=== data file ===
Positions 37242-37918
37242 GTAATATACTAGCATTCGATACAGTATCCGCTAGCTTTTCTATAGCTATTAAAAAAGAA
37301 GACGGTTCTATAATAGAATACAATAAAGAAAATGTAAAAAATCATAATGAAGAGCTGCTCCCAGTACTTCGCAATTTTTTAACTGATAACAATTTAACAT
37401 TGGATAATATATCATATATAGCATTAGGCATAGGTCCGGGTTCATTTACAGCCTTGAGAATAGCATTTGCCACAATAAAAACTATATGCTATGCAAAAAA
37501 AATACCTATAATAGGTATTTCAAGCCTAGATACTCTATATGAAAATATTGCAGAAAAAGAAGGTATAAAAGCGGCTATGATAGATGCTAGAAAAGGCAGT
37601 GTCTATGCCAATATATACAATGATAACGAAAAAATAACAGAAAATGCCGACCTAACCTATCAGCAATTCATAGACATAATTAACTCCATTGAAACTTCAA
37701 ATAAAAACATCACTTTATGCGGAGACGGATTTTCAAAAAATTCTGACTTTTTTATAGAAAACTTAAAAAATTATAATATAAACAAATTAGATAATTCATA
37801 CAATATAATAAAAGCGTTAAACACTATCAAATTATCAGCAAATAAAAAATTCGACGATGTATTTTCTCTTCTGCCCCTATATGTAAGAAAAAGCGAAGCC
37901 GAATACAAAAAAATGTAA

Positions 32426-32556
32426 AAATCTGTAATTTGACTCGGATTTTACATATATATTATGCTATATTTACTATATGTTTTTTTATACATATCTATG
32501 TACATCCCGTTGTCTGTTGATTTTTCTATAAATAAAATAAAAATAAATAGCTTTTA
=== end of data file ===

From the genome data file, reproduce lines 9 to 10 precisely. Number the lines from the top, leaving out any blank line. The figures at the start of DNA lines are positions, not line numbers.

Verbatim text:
37901 GAATACAAAAAAATGTAA

Positions 32426-32556